clothes donation
 clothes donation
Photo via AGKrejci/Pixabay
By Randy Webs of GreenDrop Charitable Donations

As a traveler and adventurer, you know that as you become well-traveled, so do most of your clothes. Your closet is probably full of clothes that you no longer wear; perhaps they’re a little too worn out or they don’t fit as well anymore.

Instead of letting unwanted clothes gather dust in your closet, why not help out those who could really use extra clothing?

At the most important time of the year, when the weather is at its harshest, clothes donations drop significantly. Here’s how donating used clothing through GreenDrop Charitable Donations or another clothes donation charity can help make a difference in someone’s life.

Your unwanted #clothes can #change #lives. Here's how. Share on X
clothes donations
Photo via jarmoluk/Pixabay

Clothing Donations Are Down In Many States

This winter, many charities across the U.S. are experiencing a “freeze” on clothes donations, especially coats. Agencies in Ohio, New York, and Pennsylvania have reported alarming drops in the amount of clothing donations they’ve been receiving since the start of the year, with many estimating as much as a 50% drop. This has taken huge bites out of the their business. Not only do these charity stores provide low-cost clothing options for people, but they also pay for many charitable actions, such as rehabilitation programs.

Who Benefits From Your Clothes Donation?

  • Homeless People: Many charities run homeless shelters, which give individuals living on the street a warm bed and shelter in their lives.
  • Veterans: Did you know that almost 25% of homeless people are U.S. veterans? There are many charities that help support military families by lending assistance to veterans who are struggling to make ends meet as the result of disability, hiring discrimination, etc.
  • Blind and Visually Impaired Individuals: There are organizations that raise funds through clothing sales in order to develop new technology and training programs that help blind individuals (including those who are losing their vision) so that they can remain both successful and independent in life.
clothes donation
Photo via josealbafotos/Pixabay

Three Points That Might Encourage You To Donate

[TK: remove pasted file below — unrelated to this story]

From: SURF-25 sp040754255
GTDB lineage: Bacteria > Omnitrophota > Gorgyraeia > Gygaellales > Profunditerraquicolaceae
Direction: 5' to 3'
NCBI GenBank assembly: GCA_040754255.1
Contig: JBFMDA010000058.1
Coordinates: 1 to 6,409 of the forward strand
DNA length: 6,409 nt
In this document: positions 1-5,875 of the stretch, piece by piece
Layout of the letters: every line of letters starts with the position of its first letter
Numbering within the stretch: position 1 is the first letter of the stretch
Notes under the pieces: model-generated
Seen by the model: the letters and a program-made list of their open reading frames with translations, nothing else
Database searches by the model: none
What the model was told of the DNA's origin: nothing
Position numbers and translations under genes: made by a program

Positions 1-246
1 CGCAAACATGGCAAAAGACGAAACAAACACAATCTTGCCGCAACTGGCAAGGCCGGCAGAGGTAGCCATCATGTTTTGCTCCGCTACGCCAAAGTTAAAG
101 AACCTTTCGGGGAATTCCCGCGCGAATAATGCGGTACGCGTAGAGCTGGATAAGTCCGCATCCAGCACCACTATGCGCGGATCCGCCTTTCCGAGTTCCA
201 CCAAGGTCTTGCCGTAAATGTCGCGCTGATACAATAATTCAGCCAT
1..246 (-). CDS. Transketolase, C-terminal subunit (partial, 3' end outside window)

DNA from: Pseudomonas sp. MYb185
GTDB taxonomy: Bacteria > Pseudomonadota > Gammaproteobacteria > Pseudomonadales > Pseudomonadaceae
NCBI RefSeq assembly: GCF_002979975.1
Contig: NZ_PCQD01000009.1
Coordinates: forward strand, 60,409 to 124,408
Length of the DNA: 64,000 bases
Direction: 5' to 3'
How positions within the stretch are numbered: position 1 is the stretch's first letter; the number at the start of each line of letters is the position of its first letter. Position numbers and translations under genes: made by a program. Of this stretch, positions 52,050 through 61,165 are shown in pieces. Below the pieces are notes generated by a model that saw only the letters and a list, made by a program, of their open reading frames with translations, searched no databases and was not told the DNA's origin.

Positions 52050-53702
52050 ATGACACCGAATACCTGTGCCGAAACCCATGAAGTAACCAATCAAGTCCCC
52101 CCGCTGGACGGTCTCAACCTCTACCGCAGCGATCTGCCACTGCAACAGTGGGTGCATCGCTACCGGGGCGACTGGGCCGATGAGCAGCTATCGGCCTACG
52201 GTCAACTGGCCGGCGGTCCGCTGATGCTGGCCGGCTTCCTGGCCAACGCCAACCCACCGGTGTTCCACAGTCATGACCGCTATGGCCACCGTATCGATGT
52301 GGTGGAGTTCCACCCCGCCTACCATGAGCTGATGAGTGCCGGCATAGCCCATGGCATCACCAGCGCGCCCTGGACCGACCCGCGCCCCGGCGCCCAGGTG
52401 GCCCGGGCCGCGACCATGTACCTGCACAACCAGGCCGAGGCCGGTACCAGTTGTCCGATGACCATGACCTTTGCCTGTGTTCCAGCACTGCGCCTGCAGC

1. Donating clothes to charity is one of the easiest ways to help out other people. You can provide clothing for the disadvantaged and support charitable organizations simply by getting rid of a coat you haven’t worn for three years.

2. On average, American families throw out almost 70 pounds of clothes per year. More than 95% of this clothing could have been recycled.

3. There are many charities that will happily collect donations from your doorstep, so you won’t need to leave your home and brave the cold weather. Just call up a participating charity and let them know you have bags to donate.

Here's why you should #donate your used #clothes to #charity this #winter. Share on X

As an added bonus, you could make quite a bit of money donating your unwanted clothes to charity. All you need is a receipt from the charitable organization saying you made the donation so that you can assign a fair market value for the deduction.

Always be careful and honest about the value of the clothing you’re donating. If you overstate the value, you could end up paying penalties and interest. If you’re not sure about the remaining market value of your belongings, one easy way to figure it out is to cruise through Ebay’s offerings for similar clothes and see what price these items ultimately sell for.

Do you have advice to add for those wanting to make a clothes donation? Please share in the comments below! 


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Jessica Festa

Jessica Festa is the editor of Epicure & Culture as well as Jessie on a Journey. She enjoys getting lost in new cities and having experiences you don’t read about in guidebooks. Some of her favorite travel experiences have been teaching English in Thailand, trekking her way through South America, backpacking Europe solo, road tripping through Australia, agritouring through Tuscany, and volunteering in Ghana.

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